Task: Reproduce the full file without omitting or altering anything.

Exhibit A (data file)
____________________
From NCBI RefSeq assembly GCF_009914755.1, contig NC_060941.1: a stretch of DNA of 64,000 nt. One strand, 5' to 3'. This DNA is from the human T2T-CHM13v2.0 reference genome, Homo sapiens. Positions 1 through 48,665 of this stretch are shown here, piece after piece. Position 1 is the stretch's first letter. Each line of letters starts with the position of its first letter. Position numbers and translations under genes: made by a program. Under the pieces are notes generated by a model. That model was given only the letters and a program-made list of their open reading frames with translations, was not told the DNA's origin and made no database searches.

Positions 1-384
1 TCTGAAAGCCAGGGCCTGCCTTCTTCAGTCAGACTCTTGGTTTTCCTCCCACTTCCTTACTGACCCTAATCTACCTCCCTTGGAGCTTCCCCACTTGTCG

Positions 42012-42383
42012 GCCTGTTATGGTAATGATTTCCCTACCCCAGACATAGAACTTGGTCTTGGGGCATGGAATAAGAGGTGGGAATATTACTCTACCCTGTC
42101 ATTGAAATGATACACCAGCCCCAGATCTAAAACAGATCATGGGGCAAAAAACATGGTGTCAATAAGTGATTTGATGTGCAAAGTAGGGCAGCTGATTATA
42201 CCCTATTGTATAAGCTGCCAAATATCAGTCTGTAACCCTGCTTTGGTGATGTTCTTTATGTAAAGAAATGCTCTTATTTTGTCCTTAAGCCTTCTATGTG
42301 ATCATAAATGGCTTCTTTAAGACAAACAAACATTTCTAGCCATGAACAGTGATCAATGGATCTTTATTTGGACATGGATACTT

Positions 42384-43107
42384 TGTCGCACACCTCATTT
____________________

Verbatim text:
From NCBI RefSeq assembly GCF_009914755.1, contig NC_060941.1: a stretch of DNA of 64,000 nt. One strand, 5' to 3'. This DNA is from the human T2T-CHM13v2.0 reference genome, Homo sapiens. Positions 1 through 48,665 of this stretch are shown here, piece after piece. Position 1 is the stretch's first letter. Each line of letters starts with the position of its first letter. Position numbers and translations under genes: made by a program. Under the pieces are notes generated by a model. That model was given only the letters and a program-made list of their open reading frames with translations, was not told the DNA's origin and made no database searches.

Positions 1-384
1 TCTGAAAGCCAGGGCCTGCCTTCTTCAGTCAGACTCTTGGTTTTCCTCCCACTTCCTTACTGACCCTAATCTACCTCCCTTGGAGCTTCCCCACTTGTCG

Positions 42012-42383
42012 GCCTGTTATGGTAATGATTTCCCTACCCCAGACATAGAACTTGGTCTTGGGGCATGGAATAAGAGGTGGGAATATTACTCTACCCTGTC
42101 ATTGAAATGATACACCAGCCCCAGATCTAAAACAGATCATGGGGCAAAAAACATGGTGTCAATAAGTGATTTGATGTGCAAAGTAGGGCAGCTGATTATA
42201 CCCTATTGTATAAGCTGCCAAATATCAGTCTGTAACCCTGCTTTGGTGATGTTCTTTATGTAAAGAAATGCTCTTATTTTGTCCTTAAGCCTTCTATGTG
42301 ATCATAAATGGCTTCTTTAAGACAAACAAACATTTCTAGCCATGAACAGTGATCAATGGATCTTTATTTGGACATGGATACTT

Positions 42384-43107
42384 TGTCGCACACCTCATTT